That’s the difference between Republicans and Democrats. Democrats think that not only should FEMA exist, it should be competent. Republicans don’t want it at all, and are perfectly happy to put anyone needing a patronage job into the agency, competence be damned. Given their disdain for “big government,” FEMA wasn’t competent when they were in charge.
The agency was put back in working order by President Obama, but ideology still blinds Republicans to its value. Many don’t like the idea of free aid for poor people, or they think people should pay for their bad decisions, which this week includes living on the East Coast.
…really believe that financially strapped states would do a better job than a properly functioning federal agency? Who would make decisions about where to send federal aid? Or perhaps there would be no federal aid, and every state would bear the burden of billions of dollars in damages.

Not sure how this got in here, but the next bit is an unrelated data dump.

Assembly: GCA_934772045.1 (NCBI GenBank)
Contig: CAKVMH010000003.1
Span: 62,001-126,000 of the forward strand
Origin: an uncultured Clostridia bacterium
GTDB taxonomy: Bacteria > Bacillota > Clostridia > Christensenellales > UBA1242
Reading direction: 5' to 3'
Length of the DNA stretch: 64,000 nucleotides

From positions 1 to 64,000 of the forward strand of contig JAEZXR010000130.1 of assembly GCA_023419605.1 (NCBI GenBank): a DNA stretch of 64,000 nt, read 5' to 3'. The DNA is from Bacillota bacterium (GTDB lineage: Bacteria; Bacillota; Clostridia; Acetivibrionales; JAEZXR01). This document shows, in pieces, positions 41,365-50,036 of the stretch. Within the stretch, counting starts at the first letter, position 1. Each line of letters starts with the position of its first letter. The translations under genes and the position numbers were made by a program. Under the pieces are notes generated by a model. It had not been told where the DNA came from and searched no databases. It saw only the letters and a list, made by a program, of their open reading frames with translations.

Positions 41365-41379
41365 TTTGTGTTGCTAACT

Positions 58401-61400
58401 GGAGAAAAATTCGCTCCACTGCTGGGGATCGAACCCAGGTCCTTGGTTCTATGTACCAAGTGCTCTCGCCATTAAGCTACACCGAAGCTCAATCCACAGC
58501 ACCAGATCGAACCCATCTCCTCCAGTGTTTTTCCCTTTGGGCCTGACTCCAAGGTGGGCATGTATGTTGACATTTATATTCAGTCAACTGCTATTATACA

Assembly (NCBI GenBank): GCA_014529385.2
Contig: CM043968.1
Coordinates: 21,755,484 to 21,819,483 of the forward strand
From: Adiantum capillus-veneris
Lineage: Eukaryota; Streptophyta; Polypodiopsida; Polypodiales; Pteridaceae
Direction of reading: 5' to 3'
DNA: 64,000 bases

It’s not just disaster aid that “big government” was doing here. It was helping prepare for those disasters, and it was providing advance warning of this storm. It’s not private industry which has a network of satellites watching the weather, it’s not a state or local governments that have hurricane watchers and weather stations. It’s the federal government. The reason the local governments were able to warn their citizens and make preparations for this storm before it hit was because of the information the federal government provided.
The lesson the Right doesn’t seem to want to learn – and hence their beating of strawmen – is that sometimes to be effective, you need to be “big.” It’s something that reality has been teaching us for a long time, but they keep forgetting it – until they need it. The truly sad thing is that they’d be the first to scream if they got their way, and were told “You’re on your own.”